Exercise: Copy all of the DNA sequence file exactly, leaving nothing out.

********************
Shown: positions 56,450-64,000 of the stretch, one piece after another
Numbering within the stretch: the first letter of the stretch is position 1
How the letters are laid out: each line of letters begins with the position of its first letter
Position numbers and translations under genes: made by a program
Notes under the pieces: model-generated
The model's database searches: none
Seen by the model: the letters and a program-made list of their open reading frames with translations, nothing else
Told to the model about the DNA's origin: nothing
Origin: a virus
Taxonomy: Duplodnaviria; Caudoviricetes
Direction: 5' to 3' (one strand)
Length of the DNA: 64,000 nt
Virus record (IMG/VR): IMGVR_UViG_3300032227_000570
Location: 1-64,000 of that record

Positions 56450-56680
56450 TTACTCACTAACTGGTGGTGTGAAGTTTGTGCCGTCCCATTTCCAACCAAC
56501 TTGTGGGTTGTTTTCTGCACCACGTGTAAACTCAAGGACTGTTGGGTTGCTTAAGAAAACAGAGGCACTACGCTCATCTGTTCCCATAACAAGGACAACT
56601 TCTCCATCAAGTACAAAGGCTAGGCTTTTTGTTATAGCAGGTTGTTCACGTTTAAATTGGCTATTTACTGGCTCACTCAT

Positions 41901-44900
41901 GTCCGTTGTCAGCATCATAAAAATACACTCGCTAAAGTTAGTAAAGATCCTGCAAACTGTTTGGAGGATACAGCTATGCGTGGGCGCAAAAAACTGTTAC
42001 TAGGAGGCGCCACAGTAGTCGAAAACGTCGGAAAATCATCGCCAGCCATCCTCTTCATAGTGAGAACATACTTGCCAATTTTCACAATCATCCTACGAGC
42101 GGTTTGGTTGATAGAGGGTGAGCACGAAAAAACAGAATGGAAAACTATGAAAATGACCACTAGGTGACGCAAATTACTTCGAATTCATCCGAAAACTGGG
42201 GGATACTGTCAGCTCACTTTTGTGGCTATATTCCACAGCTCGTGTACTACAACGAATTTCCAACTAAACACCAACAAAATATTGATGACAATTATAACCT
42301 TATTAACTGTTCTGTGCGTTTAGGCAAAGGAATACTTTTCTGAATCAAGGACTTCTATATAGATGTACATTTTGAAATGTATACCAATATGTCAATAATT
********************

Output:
Shown: positions 56,450-64,000 of the stretch, one piece after another
Numbering within the stretch: the first letter of the stretch is position 1
How the letters are laid out: each line of letters begins with the position of its first letter
Position numbers and translations under genes: made by a program
Notes under the pieces: model-generated
The model's database searches: none
Seen by the model: the letters and a program-made list of their open reading frames with translations, nothing else
Told to the model about the DNA's origin: nothing
Origin: a virus
Taxonomy: Duplodnaviria; Caudoviricetes
Direction: 5' to 3' (one strand)
Length of the DNA: 64,000 nt
Virus record (IMG/VR): IMGVR_UViG_3300032227_000570
Location: 1-64,000 of that record

Positions 56450-56680
56450 TTACTCACTAACTGGTGGTGTGAAGTTTGTGCCGTCCCATTTCCAACCAAC
56501 TTGTGGGTTGTTTTCTGCACCACGTGTAAACTCAAGGACTGTTGGGTTGCTTAAGAAAACAGAGGCACTACGCTCATCTGTTCCCATAACAAGGACAACT
56601 TCTCCATCAAGTACAAAGGCTAGGCTTTTTGTTATAGCAGGTTGTTCACGTTTAAATTGGCTATTTACTGGCTCACTCAT

Positions 41901-44900
41901 GTCCGTTGTCAGCATCATAAAAATACACTCGCTAAAGTTAGTAAAGATCCTGCAAACTGTTTGGAGGATACAGCTATGCGTGGGCGCAAAAAACTGTTAC
42001 TAGGAGGCGCCACAGTAGTCGAAAACGTCGGAAAATCATCGCCAGCCATCCTCTTCATAGTGAGAACATACTTGCCAATTTTCACAATCATCCTACGAGC
42101 GGTTTGGTTGATAGAGGGTGAGCACGAAAAAACAGAATGGAAAACTATGAAAATGACCACTAGGTGACGCAAATTACTTCGAATTCATCCGAAAACTGGG
42201 GGATACTGTCAGCTCACTTTTGTGGCTATATTCCACAGCTCGTGTACTACAACGAATTTCCAACTAAACACCAACAAAATATTGATGACAATTATAACCT
42301 TATTAACTGTTCTGTGCGTTTAGGCAAAGGAATACTTTTCTGAATCAAGGACTTCTATATAGATGTACATTTTGAAATGTATACCAATATGTCAATAATT